Friday, December 18, 2015

No more annual Section 179 "wait and see". 

The Senate this morning approved a bill that permanently enacts a number of tax provisions that expired at the end of 2014. Other provisions were extended for shorter periods. The House approved it yesterday, so it now goes to the President for signature. The White House has already announced its support for the bill. 

Key provisions to be enacted permanently, retroactive to the beginning of 2015, include, among others:

-The $500,000 Section 179 deduction limit

-The five-year “recognition period” for built-in gains taxes for C corporations electing to be S corporations.

-The ability of IRAs of taxpayers reaching age 70 1/2 to make $100,000 annual charitable contributions that will not be included in the IRA holders income.

-The 100% exclusion for gains on certain original issue C corporation stock held for five years.

-The research credit.

-The alternative deduction for state and local sales taxes.

Other provisions to be made permanent include special breaks for conservation easements and the above-the-line deduction for out-of-pocket educator expenses.

50% bonus depreciation is to be extended from the beginning of 2015 through 2019, along with the Work Opportunity Tax Credit.

To get the Democratic leadership to sign off on the deal, Republican negotiators agreed to make permanent the child tax credit, the enhanced earned income tax credit, and the “American Opportunity Tax Credit” for college costs.

At least 30 other provisions are to be extended through 2016. The credits for biodiesel, renewable diesel, wind energy and residential solar are among these, along with the exclusion for qualified mortgage forgiveness and the above-the-line deduction for qualified college costs. These shorter-lived extenders also include special interest confections such as the 7-year depreciable life for speedways and special film expensing rules. 

There’s more than extenders here. This thing has 233 pages of stuff, much of which has nothing to do with extenders. A few of the major items I note:

-Acceleration of the deadline for filing W-2s with the government to January 31, from the current February 28 deadline for paper copies and March 31 for electronic filers. This is to make it easier to match refund claims to W-2s before refunds are issued. This will be effective for W-2s issued for 2016 wages.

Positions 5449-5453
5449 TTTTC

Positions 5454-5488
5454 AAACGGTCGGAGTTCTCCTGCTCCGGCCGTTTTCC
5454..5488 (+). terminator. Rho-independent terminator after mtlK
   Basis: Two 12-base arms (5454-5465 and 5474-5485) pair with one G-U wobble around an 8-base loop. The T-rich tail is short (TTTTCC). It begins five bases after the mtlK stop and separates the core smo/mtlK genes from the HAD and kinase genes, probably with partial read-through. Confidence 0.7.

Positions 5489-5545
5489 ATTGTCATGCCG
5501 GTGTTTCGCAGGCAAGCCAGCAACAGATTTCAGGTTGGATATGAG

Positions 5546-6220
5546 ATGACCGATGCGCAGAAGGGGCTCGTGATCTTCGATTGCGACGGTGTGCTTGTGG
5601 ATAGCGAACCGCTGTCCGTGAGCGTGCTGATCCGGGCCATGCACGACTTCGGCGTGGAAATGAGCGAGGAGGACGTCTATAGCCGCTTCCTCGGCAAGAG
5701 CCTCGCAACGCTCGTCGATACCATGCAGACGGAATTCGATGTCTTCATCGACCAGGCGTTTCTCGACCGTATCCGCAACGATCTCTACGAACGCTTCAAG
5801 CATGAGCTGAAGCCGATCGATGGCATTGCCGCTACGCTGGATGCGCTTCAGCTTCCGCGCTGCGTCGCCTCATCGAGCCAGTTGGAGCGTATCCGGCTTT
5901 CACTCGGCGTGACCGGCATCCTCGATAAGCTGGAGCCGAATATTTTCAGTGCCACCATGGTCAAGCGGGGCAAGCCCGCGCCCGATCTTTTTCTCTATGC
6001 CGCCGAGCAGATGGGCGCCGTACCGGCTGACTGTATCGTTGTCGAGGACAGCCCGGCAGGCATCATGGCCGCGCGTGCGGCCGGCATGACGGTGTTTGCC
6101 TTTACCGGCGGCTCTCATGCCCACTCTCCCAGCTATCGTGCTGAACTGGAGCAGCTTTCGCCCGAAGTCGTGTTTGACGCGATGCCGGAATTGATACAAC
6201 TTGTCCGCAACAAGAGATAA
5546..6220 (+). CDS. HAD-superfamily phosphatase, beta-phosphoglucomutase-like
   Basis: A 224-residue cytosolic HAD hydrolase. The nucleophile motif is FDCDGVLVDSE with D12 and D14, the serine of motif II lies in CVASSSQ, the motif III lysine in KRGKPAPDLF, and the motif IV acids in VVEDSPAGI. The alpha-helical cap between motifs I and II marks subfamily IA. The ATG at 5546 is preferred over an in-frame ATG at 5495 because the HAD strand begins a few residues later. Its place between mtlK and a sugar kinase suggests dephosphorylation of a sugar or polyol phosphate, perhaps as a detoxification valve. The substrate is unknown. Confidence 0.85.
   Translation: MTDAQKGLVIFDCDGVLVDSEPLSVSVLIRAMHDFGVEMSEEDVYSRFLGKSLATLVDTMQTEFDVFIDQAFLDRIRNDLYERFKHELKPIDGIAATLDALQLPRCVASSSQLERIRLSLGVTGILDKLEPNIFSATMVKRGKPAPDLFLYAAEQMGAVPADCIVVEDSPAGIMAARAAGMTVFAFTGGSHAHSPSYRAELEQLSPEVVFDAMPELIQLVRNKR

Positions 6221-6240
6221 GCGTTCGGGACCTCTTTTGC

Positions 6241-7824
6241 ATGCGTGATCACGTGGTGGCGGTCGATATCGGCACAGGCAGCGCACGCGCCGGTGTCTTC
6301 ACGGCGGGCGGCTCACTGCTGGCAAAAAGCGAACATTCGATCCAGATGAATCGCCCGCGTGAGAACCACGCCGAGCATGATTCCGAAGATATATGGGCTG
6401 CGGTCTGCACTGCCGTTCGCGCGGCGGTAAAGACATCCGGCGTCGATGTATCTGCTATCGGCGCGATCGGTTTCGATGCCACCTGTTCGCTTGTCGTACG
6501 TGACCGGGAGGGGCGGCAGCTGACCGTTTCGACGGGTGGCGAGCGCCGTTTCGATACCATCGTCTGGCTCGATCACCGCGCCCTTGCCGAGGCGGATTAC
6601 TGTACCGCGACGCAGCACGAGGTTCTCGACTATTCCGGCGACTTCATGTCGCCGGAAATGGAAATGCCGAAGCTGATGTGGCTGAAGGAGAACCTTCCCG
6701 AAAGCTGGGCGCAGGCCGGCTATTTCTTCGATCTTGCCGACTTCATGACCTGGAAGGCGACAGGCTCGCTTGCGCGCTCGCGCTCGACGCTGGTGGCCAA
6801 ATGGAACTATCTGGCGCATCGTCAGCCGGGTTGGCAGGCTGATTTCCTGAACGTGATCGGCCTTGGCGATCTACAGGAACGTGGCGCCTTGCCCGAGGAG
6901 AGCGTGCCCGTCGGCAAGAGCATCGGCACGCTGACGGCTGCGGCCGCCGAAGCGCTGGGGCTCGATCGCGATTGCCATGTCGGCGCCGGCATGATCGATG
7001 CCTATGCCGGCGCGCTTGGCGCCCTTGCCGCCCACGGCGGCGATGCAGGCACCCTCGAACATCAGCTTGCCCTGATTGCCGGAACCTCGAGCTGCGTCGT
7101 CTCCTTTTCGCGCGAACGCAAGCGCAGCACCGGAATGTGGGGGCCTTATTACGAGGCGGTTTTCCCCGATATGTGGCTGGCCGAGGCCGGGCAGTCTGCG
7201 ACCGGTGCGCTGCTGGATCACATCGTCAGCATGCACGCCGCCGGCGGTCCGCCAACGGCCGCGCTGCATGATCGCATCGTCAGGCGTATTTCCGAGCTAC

-Allowing the purchase of computers for students as a qualified Section 529 plan expenditure, effective for 2015.

-A new charitable deduction for contributions to “agricultural research organizations.”

-New restrictions on the ability to qualify as a tax-exempt small insurance company.

-A moratorium on the ACA medical device tax.

The annual extenders frenzy is bad tax policy. Now that the most important "temporary" provisions are not so temporary, maybe Congress will take a harder look at some of the special-interest deals remaining in the list of regularly-resurrected provisions.

54 cents. 

Beginning on Jan. 1, 2016, the standard mileage rates for the use of a car (also vans, pickups or panel trucks) will be:
  • 54 cents per mile for business miles driven, down from 57.5 cents for 2015
  • 19 cents per mile driven for medical or moving purposes, down from 23 cents for 2015
  • 14 cents per mile driven in service of charitable organizations
The business mileage rate decreased 3.5 cents per mile and the medical, and moving expense rates decrease 4 cents per mile from the 2015 rates. The charitable rate is based on statute.
Gas has come down.

Thanks to Joe Kristanson with Roth & Co CPA's for much of the tax info above.